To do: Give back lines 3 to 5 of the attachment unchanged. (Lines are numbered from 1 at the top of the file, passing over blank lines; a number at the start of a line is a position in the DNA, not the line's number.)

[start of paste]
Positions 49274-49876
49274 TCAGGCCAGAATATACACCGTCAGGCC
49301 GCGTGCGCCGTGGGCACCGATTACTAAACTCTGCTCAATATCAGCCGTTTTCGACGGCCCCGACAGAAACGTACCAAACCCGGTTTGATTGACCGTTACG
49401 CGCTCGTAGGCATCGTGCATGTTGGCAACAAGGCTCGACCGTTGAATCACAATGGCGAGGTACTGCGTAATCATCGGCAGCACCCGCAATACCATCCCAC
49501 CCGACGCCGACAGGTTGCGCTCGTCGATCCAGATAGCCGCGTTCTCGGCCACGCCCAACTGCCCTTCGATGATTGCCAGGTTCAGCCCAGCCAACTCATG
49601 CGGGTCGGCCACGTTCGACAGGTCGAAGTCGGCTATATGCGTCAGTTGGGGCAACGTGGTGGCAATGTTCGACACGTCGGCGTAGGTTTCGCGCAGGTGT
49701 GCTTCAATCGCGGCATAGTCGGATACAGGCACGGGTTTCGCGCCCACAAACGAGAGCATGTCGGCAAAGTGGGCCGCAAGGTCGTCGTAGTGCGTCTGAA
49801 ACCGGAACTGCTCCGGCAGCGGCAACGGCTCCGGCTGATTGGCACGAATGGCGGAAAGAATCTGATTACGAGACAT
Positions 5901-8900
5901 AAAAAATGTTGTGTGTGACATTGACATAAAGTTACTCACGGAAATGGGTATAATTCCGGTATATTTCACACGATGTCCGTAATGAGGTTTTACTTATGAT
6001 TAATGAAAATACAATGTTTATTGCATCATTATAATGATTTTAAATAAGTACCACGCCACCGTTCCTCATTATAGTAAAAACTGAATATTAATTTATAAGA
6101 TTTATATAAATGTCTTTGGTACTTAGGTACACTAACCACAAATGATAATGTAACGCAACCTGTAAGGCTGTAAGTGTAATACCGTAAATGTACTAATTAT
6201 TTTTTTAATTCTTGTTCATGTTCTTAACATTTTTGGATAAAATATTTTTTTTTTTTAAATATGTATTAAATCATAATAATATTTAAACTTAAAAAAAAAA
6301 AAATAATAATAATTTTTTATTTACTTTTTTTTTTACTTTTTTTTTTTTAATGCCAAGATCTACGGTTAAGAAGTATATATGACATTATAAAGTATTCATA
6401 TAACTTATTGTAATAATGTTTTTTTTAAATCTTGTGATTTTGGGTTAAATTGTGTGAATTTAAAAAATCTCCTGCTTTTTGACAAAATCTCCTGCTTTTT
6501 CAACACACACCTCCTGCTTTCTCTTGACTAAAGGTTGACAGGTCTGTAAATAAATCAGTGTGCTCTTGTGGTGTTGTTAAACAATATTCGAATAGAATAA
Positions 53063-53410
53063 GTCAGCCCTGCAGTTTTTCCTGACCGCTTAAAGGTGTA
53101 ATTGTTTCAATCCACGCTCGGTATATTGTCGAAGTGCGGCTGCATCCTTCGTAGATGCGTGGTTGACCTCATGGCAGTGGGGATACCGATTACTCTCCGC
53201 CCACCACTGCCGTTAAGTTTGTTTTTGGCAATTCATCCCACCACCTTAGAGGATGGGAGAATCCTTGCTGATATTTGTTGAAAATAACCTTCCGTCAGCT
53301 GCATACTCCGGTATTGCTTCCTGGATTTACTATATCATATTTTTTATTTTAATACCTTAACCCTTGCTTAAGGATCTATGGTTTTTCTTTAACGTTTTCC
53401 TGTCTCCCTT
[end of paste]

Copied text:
49301 GCGTGCGCCGTGGGCACCGATTACTAAACTCTGCTCAATATCAGCCGTTTTCGACGGCCCCGACAGAAACGTACCAAACCCGGTTTGATTGACCGTTACG
49401 CGCTCGTAGGCATCGTGCATGTTGGCAACAAGGCTCGACCGTTGAATCACAATGGCGAGGTACTGCGTAATCATCGGCAGCACCCGCAATACCATCCCAC
49501 CCGACGCCGACAGGTTGCGCTCGTCGATCCAGATAGCCGCGTTCTCGGCCACGCCCAACTGCCCTTCGATGATTGCCAGGTTCAGCCCAGCCAACTCATG